Saturday, June 27, 2009

Obama takes yet another page from Bush's playbook

Secret White House meetings with industry lobbyists. Extraordinary rendition. Give-aways to the financial industry. Holding people prisoner for indeterminate time without charges. All these are practices of the Bush administration that have survived in the Obama administration. An administration supposedly pledged to "change." Add to that list the much-abused practice of signing statements, as reported by "The Hill" with respect to legislation signed by President Obama yesterday. It's interesting, to say the least, that this administration will defend the Defense of Marriage Act in court using particularly offensive language, ostensibly because "it has no choice but to defend the law" while then issuing a signing statement in which the administration makes clear that it will not enforce some provisions of a law passed by Congress.

Tuesday, June 16, 2009

Yet more evidence that "change" is a meaningless word

The Obama Administration is fighting to keep White House visitor records secret so the public will not know who drops by the White House to influence the chief executive. This is in keeping with Bush Administration policy, as are so many other things it seems (indefinite detention, rendition, aggressive enforcement of DADT, energetic defense of DOMA, etc.). This particular position contradicts Obama's promises of transparency. The group Citizens for Responsibility and Ethics in Washington is suing to gain access to the logs of visits from coal company executives.

Friday, June 12, 2009

The Department of Justice files a motion in support of anti-gay discrimination

The Federal Department of Justice has filed a motion to dismiss a case seeking to overturn the Federal Defense of Marriage Act in Federal court. In its motion, the Obama Administration uses arguments in support of this discriminatory act which can only be described as straw men or even homophobic.

For example, DOMA is defended on the grounds it protects the Federal government's "scarce resources." By that line of reasoning, the Federal government should likewise not recognize opposite-sex marriage. Furthermore, the motion states rather broadly that DOMA is "well-reasoned" and doesn't deprive same-sex couples of any fundamental rights. I guess the over one thousand rights afforded opposite-sex couples under Federal law don't really count.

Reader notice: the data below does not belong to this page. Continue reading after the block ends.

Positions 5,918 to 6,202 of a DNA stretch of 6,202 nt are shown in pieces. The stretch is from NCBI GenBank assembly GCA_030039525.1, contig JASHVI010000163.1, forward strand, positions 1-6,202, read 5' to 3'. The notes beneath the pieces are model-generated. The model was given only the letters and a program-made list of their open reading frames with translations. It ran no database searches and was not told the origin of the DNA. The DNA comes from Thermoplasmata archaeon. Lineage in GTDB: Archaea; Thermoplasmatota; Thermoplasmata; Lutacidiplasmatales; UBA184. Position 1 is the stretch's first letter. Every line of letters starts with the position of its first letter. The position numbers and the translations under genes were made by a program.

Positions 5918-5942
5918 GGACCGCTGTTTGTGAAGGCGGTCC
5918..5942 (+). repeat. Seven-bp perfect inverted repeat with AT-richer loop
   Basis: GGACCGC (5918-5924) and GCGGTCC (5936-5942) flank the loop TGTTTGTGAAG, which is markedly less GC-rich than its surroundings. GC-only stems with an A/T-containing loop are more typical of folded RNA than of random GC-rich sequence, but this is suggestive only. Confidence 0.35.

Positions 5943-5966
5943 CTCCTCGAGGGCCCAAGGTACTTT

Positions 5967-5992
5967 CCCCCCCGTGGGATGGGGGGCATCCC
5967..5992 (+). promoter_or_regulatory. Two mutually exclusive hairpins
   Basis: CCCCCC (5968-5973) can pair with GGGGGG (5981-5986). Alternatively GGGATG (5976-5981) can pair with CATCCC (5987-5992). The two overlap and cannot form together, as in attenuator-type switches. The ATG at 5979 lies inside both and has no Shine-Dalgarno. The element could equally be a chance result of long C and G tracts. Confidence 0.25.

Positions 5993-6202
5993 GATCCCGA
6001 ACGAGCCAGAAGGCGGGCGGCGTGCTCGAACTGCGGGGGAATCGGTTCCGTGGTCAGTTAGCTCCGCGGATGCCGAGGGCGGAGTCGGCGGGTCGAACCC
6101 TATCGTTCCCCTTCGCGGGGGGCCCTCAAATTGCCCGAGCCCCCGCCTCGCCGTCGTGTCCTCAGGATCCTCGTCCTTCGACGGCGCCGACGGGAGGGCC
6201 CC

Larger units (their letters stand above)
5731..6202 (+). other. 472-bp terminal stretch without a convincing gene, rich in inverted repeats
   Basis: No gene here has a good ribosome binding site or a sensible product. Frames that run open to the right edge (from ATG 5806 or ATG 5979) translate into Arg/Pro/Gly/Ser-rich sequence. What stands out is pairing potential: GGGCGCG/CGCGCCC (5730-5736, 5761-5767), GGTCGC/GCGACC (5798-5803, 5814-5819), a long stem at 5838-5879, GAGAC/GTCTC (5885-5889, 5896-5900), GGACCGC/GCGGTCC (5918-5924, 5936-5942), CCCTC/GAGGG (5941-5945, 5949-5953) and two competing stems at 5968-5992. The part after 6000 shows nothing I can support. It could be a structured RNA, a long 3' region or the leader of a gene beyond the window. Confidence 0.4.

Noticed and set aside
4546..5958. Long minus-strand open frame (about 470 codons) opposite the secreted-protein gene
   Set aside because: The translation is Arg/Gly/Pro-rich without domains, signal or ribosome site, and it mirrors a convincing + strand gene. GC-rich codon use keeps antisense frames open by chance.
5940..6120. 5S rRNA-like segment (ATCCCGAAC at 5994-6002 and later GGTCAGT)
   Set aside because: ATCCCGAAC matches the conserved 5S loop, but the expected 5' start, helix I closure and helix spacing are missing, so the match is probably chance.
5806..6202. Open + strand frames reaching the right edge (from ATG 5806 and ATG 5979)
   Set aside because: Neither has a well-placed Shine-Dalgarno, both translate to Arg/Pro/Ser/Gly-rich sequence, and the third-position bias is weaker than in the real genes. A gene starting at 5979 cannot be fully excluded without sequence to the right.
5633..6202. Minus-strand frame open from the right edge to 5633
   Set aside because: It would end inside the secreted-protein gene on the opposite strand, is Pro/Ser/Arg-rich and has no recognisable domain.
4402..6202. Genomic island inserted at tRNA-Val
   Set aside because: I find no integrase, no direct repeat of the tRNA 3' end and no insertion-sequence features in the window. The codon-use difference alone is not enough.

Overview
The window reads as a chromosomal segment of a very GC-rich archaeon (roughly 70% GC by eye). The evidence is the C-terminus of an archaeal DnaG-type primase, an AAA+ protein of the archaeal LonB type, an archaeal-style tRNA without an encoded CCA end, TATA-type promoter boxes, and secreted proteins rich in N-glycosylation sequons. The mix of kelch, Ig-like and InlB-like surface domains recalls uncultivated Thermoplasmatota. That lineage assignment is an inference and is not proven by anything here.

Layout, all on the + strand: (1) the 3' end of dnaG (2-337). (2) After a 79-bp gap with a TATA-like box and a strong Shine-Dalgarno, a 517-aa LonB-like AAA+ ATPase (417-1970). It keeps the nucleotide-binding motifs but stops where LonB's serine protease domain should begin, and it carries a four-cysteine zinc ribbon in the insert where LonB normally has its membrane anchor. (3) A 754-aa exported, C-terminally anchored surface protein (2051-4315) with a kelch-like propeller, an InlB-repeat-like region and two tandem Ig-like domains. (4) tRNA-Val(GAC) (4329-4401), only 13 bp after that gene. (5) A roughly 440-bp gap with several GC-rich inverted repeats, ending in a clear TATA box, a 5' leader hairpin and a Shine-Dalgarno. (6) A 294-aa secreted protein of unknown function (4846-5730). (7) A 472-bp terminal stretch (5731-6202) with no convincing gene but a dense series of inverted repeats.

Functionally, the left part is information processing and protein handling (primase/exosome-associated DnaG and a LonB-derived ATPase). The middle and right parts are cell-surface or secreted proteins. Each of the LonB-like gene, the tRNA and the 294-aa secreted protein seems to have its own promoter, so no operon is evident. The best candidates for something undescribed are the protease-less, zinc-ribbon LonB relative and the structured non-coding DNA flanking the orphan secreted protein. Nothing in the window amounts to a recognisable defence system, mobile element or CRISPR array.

My favorite part is the statement that DOMA was not motivated by animosity towards gays! Really. So the fact that my partner and I, were we even able to obtain civil marriage in our home state (where we cannot), would not be recognized as a couple in most of the country or by the Federal government is something born out of what then? Is DOMA and act of love for same-sex couples? Is DOMA a gesture of compassion towards couples who simply want to live their lives together, free of fear of discrimination in taxation, in the healthcare system, when they retire, and when one of them dies? It sounds like the usual religious right claptrap about "loving the sinner." No thanks. I don't want this so-called Christian love. What I want is the same set of rights that my opposite-sex married friends take for granted. Please don't tell me that DOMA has nothing to do with anti-gay sentiment. I'm nowhere near stupid enough to buy that.

For more on this filing, check out John Aravosis' citations from this filing in his blog entry. Aravosis goes into more detail and his entry is a must-read for any same-sex couple that is interested in knowing what chance they have of seeing any progress on this issue for our community.

Meanwhile, I'm left saddened that my growing skepticism that the Obama Administration is in any way sympathetic to the LGBT community has found yet more evidence to support it. The president has described himself as a "fierce advocate" for LGBT rights. Yet the LGBT community has seen nothing but silence on issues fundamental to it and now outright hostility.

After all, this is an administration that continues to enforce Don't Ask Don't Tell by separating decorated and uniquely-skilled lesbian and gay service members from the armed forces at a time when our armed forces are already stretched. In fact, a bill written by my representative, Rush Holt, calling for the end of DADT is languishing, with no word of support at all from the White House.

The president continues to enjoy a great deal of forbearance across a wide range of issues, tackling as he does so many problems inherited from the previous administration. But the silence and now hostility from his administration on issues that matter to a community that had disproportionately supported him in the last election, thanks largely to his ostensible "fierce advocacy" for it, is inexplicable. And it's disappointing and discouraging. To judge from the evidence so far, I in my condition of gay man in a loving relationship with another man do not have a friend in the White House.

Monday, June 8, 2009

ABCNews report on a freed Guantánamo Bay detainee

Officials of the former Bush Administration, starting with Dick Cheney, have much to answer for. This report covers the experience of a man working for the Red Crescent in Bosnia who was detained and held for over seven years, was abused and tortured, but was never charged with anything and against whom no evidence was ever produced:
EXCLUSIVE: Ex-Gitmo Detainee Lakhdar Boumediene Details Torture - ABC News

Shared via AddThis